Homology Theory - General Idea

General Idea

To any topological space and any natural number, one can associate a set, whose elements are called (-dimensional) homology classes. There is a well-defined way to add and subtract homology classes, which makes into an abelian group, called the th homology group of . In heuristic terms, the size and structure of gives information about the number of -dimensional holes in . For example, if is a figure eight, then it has two holes, which in this context count as being one-dimensional. The corresponding homology group can be identified with the group of pairs of integers, with one copy of for each hole. While it seems very straightforward to say that has two holes, it is surprisingly hard to formulate this in a mathematically rigorous way; this is a central purpose of homology theory.

For a more intricate example, if is a Klein bottle then can be identified with . This is not just a sum of copies of, so it gives more subtle information than just a count of holes.

The formal definition of can be sketched as follows. The elements of are one-dimensional cycles, except that two cycles are considered to represent the same element if they are homologous. The simplest kind of one-dimensional cycles are just closed curves in, which could consist of one or more loops. If a closed curve can be deformed continuously within to another closed curve, then and are homologous and so determine the same element of . This captures the main geometric idea, but the full definition is somewhat more complex. For details, see singular homology. There is also a version (called simplicial homology) that works when is presented as a simplicial complex; this is smaller and easier to understand, but technically less flexible.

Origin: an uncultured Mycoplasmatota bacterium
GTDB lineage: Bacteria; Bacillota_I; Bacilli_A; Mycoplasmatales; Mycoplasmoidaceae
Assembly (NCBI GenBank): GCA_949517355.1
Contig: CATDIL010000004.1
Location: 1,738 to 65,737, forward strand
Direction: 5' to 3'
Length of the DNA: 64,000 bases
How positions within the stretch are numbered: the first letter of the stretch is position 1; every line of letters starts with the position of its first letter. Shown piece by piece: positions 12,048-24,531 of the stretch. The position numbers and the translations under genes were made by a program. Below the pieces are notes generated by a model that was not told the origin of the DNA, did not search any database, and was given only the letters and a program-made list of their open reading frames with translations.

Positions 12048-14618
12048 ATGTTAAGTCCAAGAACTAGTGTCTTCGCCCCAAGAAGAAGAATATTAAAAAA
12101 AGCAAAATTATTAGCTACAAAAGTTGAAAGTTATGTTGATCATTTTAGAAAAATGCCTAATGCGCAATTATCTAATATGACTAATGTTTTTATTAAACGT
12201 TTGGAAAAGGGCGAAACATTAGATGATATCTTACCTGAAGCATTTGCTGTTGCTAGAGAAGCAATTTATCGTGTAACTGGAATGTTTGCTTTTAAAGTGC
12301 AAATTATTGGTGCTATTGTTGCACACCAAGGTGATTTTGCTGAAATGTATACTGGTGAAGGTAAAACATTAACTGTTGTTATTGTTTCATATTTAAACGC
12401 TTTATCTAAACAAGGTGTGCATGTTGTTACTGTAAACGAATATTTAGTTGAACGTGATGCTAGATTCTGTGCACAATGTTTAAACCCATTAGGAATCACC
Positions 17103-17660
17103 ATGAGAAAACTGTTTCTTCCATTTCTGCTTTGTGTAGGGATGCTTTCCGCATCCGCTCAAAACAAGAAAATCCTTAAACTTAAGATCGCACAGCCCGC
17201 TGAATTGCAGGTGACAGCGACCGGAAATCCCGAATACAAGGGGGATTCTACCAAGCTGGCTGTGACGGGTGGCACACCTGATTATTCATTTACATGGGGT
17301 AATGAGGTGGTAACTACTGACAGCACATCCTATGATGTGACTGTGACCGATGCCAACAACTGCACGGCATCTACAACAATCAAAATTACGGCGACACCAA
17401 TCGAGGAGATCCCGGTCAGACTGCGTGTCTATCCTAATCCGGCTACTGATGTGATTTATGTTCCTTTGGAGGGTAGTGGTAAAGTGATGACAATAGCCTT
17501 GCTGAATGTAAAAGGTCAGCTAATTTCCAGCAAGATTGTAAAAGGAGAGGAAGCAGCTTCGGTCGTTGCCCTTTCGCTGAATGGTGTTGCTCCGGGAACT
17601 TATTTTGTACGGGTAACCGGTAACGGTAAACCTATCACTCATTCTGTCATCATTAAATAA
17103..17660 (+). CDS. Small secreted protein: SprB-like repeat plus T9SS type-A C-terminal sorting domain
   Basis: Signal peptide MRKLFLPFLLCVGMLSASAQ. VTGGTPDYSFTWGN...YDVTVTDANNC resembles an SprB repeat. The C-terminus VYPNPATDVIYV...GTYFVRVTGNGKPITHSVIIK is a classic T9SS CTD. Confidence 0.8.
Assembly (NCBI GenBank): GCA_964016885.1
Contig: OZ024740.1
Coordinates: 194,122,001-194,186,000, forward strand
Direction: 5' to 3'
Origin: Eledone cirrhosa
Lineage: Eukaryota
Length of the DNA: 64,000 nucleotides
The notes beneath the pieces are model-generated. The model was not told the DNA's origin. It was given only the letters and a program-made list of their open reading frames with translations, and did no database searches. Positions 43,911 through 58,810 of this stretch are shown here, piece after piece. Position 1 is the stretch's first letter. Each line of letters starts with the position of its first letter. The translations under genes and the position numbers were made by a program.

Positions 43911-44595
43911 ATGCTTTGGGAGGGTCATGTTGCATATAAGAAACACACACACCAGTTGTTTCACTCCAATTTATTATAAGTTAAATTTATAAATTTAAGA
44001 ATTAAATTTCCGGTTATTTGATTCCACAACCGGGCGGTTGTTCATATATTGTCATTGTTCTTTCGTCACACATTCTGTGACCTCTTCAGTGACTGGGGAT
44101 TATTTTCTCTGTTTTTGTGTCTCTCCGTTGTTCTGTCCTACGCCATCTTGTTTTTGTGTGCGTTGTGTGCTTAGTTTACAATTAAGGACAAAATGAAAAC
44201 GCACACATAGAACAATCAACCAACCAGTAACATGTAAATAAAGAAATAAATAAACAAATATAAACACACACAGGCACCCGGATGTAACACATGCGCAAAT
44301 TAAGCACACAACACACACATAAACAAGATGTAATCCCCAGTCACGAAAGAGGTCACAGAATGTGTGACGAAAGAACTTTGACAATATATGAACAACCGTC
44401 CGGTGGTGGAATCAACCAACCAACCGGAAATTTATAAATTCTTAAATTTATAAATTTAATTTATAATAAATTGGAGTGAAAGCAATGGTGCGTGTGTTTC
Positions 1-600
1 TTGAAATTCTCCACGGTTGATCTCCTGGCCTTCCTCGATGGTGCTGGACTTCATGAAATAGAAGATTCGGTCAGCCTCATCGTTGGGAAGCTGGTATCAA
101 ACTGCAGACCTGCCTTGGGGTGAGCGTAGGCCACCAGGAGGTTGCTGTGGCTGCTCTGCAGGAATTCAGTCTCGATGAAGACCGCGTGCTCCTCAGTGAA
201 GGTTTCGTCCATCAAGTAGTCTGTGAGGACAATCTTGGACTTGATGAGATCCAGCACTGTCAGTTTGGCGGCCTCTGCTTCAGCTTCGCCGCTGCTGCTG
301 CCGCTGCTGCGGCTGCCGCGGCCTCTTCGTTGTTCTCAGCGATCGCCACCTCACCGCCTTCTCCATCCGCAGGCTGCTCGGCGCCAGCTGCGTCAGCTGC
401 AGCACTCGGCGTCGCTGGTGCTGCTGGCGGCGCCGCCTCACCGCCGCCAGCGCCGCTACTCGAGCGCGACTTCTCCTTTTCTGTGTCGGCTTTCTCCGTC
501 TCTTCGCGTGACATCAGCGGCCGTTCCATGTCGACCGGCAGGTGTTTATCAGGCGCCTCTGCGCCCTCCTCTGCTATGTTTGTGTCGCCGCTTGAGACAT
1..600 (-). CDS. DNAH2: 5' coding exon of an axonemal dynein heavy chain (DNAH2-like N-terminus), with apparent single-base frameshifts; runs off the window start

For example, let be a torus, as shown on the right. Let be the pink curve, and let be the red one. For integers and, we have another closed curve that goes times around and then times around ; this is denoted by . It can be shown that any closed curve in is homologous to for some and, and thus that is again isomorphic to .

Read more about this topic:  Homology Theory

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